Gurdjieff International Review
essmin Howarth was born in Johannesburg, South Africa, in 1893. When she was four her mother died and her father took her and her brother to guardians in England. At the age of 17 she went to study violin in Dresden, Germany, where she came in contact with Émile Jaques-Dalcroze. She earned her diploma as teacher of Eurythmics at his institute in Hellerau and later in Geneva. Early in 1916 she joined the French “Theatre du Vieux Colombier” with Louis Jouvet and others. For three years she was choreographer for the Paris Opera. In 1922 she met Mr. Gurdjieff in Paris and came with him to the United States for the first demonstration of Movements in Carnegie Hall in 1924. In the following years, she taught Movements in New York, at Lyne Place in England and later at Franklin Farms. During the last years of the Second World War, she helped manage the French Press & Information Service in New York City. She played an important role in the coming together of the Gurdjieff and Ouspensky pupils and until her death in 1984, she oversaw the teaching of Movements throughout North America.
My young adult self slipped low to the ground at the back of the Armonk Movements hall, shoulders up against the wall—feeling the vibrations of the music, the rhythms, the feet on the floor—certain that I wasn’t supposed to be there, and hoping I wouldn’t get caught! How I longed to be able to understand, to participate.
I first met Mrs. Howarth, oddly enough, during a holiday in Arizona over Christmas in 1970. She was a quiet, diminutive elderly lady with a thoughtful air and most pleasant and easy in conversation—“not scary at all” as my daughter would tell me years later. While there were no formal “work” events during this time, I do have a very clear memory of Mrs. Howarth patting rhythmically and firmly, a very young, fussy baby who was part of our entourage—and the somewhat alarmed mother of the baby exclaiming “Mrs. Howarth—that is a baby, not a drum!”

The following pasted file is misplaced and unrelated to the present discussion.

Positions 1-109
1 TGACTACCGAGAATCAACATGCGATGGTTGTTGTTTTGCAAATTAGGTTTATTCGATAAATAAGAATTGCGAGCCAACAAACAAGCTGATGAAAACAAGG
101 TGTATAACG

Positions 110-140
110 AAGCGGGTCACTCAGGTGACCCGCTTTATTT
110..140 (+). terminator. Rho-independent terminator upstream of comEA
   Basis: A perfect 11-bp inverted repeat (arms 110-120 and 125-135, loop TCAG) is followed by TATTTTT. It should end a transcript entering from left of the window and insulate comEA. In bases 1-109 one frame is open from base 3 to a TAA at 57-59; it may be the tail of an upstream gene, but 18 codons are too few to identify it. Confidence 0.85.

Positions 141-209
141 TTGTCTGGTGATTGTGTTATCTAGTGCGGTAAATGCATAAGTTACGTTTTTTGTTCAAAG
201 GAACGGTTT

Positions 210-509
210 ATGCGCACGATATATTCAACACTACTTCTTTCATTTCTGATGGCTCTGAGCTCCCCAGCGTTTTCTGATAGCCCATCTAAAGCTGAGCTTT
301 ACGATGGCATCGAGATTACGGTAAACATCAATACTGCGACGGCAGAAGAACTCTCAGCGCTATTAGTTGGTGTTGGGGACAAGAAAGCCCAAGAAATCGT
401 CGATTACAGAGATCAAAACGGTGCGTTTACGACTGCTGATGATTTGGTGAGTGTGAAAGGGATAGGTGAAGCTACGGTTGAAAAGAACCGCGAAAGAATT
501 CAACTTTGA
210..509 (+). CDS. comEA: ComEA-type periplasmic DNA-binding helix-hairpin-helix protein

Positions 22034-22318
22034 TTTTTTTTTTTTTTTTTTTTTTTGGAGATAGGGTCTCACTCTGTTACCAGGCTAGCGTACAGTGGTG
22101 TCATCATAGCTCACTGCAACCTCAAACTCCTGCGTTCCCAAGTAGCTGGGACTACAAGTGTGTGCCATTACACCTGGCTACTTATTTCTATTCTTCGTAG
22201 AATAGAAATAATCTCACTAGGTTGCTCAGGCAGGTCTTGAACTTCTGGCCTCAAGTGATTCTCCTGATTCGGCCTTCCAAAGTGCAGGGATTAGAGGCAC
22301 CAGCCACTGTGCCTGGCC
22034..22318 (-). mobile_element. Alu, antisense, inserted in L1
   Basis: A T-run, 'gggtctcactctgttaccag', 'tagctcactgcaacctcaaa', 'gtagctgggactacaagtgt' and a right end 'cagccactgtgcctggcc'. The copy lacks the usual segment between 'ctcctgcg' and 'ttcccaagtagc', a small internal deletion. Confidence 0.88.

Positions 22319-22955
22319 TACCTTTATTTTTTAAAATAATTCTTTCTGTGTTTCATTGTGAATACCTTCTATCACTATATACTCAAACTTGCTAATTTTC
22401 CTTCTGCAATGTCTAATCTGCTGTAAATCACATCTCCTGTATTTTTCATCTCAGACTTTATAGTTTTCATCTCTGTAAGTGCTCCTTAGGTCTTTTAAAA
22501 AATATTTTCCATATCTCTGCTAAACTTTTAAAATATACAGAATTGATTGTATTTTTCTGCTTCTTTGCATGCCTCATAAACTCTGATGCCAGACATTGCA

When Mrs. Howarth arrived in Halifax with the Welches, and their Toronto group, in the summer of 1975, she had been “brought out of retirement” as it was explained to me, to help our fledgling group begin work in Movements. And what a beginning it was—she started, in the old local schoolhouse, with the arm positions of what I knew later to be the First Obligatory—and she said we should come back the next day having understood them!
Of course, we neither understood them, nor understood how to remember them, and when she asked us the next day to show her—of course, we were a complete disorganized mess! “Dears,” she said, her head tilted a little sadly—or so it seemed at the time—“we must work better.” That was the beginning of a long relationship until her death in 1984, which inspired and fed my own understanding of the Work, and, most particularly, of work in the Movements.
How often I have been reminded of that first class over the years—knowing that I had not taken something she had taught deeply enough, seriously enough, and being unable to match the effort she had made in bringing work she hoped we would understand. I have a recollection of a Movements “seminar” at Armonk, when she ended our class a bit early and saying: “Dears, you must be tired, go now and take a good rest.” She was clearly disappointed by our inattention, and wrong effort—and I ran from the class into the woods, throwing myself face down on a pile of leaves and sobbing at my own inability to understand this real work—and disappointing my teacher. I can still smell those leaves.